One is listed at $11,750,000 and was on the market two years ago for $25 million. The other home is priced at $4,400,000, is in a great location, but is in marginal condition; the listing mentions that it has no appliances. There are a few of these properties available in Menlo Park and Palo Alto too.
How do I buy one?
The first challenge is finding out about these properties. There are Internet sites that you can access to find houses that have Notices of Default filed on them. Banks file these notices because the owners are not making their mortgage payments or have not paid a balloon payment due on the property. These notices are a matter of public record.
The sites on the web that give accurate information are the ones that you should subscribe to; subscriptions can run from a few hundred to a few thousand dollars a year. They provide numbers to call to check the status of the loan(s) and the amounts. A Notice of Default (NOD) is the first filing, where someone has defaulted on his monthly payments or on her balloon payment. Banks are obligated to publish these notices for a 90-day period.
This is the time to do some diligent reconnaissance on comparable properties and try to ascertain the condition of the property. You can drive by the house, though you cannot get in, as generally someone is living there.
Are there other deeds of trust/notes on the property? Past due property taxes? Does a family live there? This is the time to know a friendly Realtor and a title company representative. Going back to your Internet foreclosure site, the next notice you will see is a Notice of Trustee's Sale. You will see this about 90 days after the filing of the NOD. This gives the date that the property will be auctioned on the courthouse steps.
There are no actual steps at 400 County Road, Redwood City, where San Mateo County properties are auctioned, but it is done outside the building. This is actually a fascinating process — it is worth showing up at 1 p.m. (same time everyday) to watch the bidding. A man with a clipboard calls out the address of the first property to be auctioned and the minimum bid. Your Internet site should have given you the date and time of the auction and the minimum amount that the bank will accept to let you buy the property. If the amount owed to the bank is $786,456, you had better have that amount in your pocket — yes, in your pocket — in the form of cashier's checks made out to cash. If you don't have the exact amount, you will get a refund in the mail a few days later for your overpayment. They do not accept underpayments.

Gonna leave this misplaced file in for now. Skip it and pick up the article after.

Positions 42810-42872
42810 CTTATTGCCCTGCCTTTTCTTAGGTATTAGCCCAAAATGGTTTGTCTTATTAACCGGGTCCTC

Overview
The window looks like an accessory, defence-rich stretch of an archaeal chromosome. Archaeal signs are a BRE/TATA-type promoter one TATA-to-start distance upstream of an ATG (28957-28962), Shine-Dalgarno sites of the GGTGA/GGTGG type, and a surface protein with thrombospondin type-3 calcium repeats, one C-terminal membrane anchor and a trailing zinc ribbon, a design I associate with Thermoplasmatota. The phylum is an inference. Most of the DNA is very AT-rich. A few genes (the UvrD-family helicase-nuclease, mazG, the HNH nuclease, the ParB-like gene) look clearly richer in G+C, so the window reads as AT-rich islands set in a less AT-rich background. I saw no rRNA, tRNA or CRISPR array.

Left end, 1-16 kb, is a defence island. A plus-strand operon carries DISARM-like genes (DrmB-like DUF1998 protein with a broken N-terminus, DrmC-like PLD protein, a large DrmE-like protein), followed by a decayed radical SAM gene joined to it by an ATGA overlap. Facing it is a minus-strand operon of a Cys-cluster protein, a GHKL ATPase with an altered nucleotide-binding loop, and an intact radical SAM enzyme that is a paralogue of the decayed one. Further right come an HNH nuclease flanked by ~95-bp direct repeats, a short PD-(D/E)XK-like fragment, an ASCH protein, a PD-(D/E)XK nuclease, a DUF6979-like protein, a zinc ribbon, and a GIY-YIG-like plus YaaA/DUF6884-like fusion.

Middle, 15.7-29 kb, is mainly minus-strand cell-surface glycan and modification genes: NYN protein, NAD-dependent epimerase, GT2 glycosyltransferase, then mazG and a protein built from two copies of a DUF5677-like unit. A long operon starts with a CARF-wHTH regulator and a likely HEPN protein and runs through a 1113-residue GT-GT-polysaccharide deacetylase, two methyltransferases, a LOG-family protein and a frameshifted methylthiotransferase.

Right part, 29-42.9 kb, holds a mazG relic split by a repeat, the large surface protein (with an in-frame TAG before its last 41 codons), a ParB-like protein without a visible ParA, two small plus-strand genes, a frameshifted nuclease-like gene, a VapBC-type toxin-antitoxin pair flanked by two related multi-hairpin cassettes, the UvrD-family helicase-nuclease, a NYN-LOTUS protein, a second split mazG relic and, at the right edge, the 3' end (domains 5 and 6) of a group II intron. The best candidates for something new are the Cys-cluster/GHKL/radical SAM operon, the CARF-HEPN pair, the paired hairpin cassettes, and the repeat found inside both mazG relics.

The opening bid stated by Mr. Clipboard is usually the amount of the loan. However, banks have gotten smart lately, and sometimes the opening bid is less than the loan. Banks have realized that the property may be so over-encumbered that the amount owed to them will never be realized in a regular sale. The higher priced the property, the more loathe the bank is to take it back. Banks generally figure that repossessing a house, with all the ensuing effort and cost of placing it on the market, will run them 15 to 30 percent over the cost of the loan.
The above primer is a rough draft of the complete process. Many, many hiccups can happen along the way. What are the biggest pitfalls? If you never get inside the house, what is the real condition? I have seen houses where rooms are nothing but Sheetrock — no plumbing, appliances or fixtures. Is there some loan or tax lien that was not cleared from title? Who is still living there? Do you want to be the one to evict a family? Are there permit issues? Zoning problems? Termites?
The list of potential issues is substantial. The rewards can also be substantial, but this process is definitely for those with large wallets and iron stomachs.